Many Jews who would never think of condemning the religious practices of Australian aborigines, Peruvian shamans or Buddhist nuns, and who might even enjoy the art in a Catholic church, give sermons about how worshipping images or praying to multiple deities is the root of all evil.
For many years, as I sat in synagogues, someone on the bimah would make an off-handed reference to the evils of idolatry. Many Jews who would never think of condemning the religious practices of Australian aborigines, Peruvian shamans or Buddhist nuns, and who might even enjoy the art in a Catholic church, give sermons about how worshipping images or praying to multiple deities is the root of all evil. Traditional teachers often equate idolatry—that is, worship of multiple gods, worship using images, or worship of components of the natural world—with murder, child sacrifice, and incest. Less traditional ones still condemn idolatry, but identify its evil with the worst kind of misguided materialist beliefs (worshipping one’s money, for example). In Torah study sessions, I have seen individuals share their private ideas about God’s tangibility or presence in nature, and even point out these ideas when they appear in a Biblical text. But then, someone asks “Isn’t that pagan?” as if the conversation is now over. Paganism is bad. Even a hint of paganism is bad. That is the Jewish position.
What is so bad about paganism? For some Jews, it is a matter of ethics. Many have argued that paganism, because of its multiple gods, its focus on nature, and/or its multiple images of God, does not promote ethics or unity among humankind and therefore leads to atrocity. Yet both pagans and “monotheists” (a difficult distinction, as some pagans are monotheists) have massacred innocent people, conquered countries, enslaved the poor and members of other nationalities and races, etc. Some pagan societies are peaceful, and some are violent and warlike; we could say the same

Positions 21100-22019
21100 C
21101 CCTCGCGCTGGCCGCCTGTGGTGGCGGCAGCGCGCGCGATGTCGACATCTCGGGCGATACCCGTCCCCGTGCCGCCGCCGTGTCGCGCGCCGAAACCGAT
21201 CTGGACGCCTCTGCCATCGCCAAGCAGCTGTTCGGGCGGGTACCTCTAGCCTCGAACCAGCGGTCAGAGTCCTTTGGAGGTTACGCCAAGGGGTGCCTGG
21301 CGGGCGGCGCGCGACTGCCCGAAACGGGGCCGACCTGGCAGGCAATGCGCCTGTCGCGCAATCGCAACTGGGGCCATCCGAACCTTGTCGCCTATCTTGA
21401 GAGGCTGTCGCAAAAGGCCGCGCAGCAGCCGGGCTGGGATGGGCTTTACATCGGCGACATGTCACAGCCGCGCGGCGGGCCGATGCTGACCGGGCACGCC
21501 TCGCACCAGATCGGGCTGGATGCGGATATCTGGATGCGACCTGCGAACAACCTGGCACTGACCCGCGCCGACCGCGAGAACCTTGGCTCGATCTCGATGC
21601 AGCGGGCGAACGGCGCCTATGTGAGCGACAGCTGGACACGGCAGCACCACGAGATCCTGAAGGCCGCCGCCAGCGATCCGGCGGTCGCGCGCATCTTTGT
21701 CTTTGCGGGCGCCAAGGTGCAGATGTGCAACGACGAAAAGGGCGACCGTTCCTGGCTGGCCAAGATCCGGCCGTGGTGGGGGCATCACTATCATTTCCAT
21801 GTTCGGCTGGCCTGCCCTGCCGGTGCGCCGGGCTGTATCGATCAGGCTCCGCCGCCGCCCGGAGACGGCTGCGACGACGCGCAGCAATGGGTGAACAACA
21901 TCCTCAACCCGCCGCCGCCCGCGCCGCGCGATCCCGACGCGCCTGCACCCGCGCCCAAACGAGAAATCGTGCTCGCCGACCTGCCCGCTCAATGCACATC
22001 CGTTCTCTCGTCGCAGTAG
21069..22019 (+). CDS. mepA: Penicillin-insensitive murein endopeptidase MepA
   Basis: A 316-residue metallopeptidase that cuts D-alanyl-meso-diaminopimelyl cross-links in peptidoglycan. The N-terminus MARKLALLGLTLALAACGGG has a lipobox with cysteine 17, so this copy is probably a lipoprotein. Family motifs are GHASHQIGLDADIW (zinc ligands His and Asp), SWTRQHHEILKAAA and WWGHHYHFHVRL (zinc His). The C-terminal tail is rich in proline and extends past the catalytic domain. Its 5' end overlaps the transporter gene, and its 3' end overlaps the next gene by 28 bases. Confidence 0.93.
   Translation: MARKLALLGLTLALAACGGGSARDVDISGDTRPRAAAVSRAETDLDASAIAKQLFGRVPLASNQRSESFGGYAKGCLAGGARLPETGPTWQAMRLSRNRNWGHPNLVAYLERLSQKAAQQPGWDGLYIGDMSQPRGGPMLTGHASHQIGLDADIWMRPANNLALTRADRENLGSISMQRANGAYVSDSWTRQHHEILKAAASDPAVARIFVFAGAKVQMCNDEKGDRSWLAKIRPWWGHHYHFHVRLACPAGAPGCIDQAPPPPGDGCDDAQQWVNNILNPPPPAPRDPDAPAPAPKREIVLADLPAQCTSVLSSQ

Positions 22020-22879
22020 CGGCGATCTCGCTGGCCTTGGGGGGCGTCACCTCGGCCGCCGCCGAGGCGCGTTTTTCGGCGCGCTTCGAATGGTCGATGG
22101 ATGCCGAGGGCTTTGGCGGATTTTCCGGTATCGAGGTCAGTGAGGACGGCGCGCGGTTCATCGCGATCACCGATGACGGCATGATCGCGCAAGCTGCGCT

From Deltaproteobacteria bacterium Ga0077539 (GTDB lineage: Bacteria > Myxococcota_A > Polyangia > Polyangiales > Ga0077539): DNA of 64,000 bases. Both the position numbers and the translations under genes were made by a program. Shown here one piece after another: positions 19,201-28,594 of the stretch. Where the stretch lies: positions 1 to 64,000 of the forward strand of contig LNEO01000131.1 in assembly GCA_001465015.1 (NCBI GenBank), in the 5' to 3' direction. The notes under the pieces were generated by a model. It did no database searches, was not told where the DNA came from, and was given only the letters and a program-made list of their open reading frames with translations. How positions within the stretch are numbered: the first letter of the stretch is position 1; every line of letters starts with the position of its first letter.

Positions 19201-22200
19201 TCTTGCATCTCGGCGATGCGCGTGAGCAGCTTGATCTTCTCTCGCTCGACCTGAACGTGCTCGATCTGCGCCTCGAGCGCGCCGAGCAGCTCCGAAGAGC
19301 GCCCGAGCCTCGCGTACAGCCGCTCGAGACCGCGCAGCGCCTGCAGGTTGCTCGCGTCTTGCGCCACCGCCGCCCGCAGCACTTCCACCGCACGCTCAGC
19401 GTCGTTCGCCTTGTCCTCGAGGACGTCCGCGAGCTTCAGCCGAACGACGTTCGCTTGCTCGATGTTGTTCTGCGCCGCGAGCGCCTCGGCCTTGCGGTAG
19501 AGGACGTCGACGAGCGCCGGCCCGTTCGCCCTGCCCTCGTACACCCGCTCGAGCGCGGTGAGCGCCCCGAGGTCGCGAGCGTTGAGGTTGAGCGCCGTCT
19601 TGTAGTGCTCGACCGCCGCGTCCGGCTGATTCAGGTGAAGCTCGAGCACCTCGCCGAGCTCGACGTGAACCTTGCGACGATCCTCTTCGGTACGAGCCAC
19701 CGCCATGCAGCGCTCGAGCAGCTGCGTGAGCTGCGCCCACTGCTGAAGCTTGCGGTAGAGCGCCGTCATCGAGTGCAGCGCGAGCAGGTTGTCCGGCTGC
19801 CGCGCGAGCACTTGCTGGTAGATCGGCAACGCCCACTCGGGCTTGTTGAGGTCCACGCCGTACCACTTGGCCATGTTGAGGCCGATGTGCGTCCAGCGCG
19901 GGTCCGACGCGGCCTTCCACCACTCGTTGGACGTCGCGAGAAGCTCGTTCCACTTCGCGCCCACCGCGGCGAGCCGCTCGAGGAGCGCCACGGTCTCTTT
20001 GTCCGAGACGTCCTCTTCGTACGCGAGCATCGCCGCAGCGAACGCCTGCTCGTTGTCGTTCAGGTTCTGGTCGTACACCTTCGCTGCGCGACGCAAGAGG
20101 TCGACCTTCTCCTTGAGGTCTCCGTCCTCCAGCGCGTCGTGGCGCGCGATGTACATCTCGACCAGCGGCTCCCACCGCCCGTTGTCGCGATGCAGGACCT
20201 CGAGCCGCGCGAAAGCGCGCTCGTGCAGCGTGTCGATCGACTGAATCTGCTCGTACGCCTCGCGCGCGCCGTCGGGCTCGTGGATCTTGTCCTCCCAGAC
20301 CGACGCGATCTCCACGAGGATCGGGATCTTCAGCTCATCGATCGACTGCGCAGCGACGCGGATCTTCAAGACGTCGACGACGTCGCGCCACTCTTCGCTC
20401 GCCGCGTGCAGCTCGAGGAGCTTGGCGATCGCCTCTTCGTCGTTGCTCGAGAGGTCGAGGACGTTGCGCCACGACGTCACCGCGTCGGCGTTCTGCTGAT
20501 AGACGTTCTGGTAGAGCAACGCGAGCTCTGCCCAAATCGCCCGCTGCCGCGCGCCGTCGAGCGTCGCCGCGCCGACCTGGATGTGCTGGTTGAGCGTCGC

for Jewish, Muslim, and Christian societies. I value Jewish theological and ethical traditions, and believe that the Torah comprised a powerful critique of the religions of its time and region. Yet looking at history, it would be hard to make the argument that monotheism promotes universal brotherhood and sisterhood or that it is more ethical by definition than polytheism. Nevertheless, I hear these arguments all the time in shul.
RABBI JILL HAMMER, PhD
is an author, teacher, midrashist, mystic, poet, essayist, and priestess. She is committed to an earth-based and wildly mythic view of the world in which nature, ritual, and story connect us to the body of the cosmos and to ourselves. She is the Director of Spiritual Education at the Academy for Jewish Religion and co-founded the Kohenet Hebrew Priestess Institute. She is the author of Sisters at Sinai: New Tales of Biblical Women; The Jewish Book of Days: A Companion for All Seasons; The Omer Calendar of Biblical Women; The Hebrew Priestess: Ancient and New Visions of Jewish Women’s Spiritual Leadership; and The Book of Earth and Other Mysteries.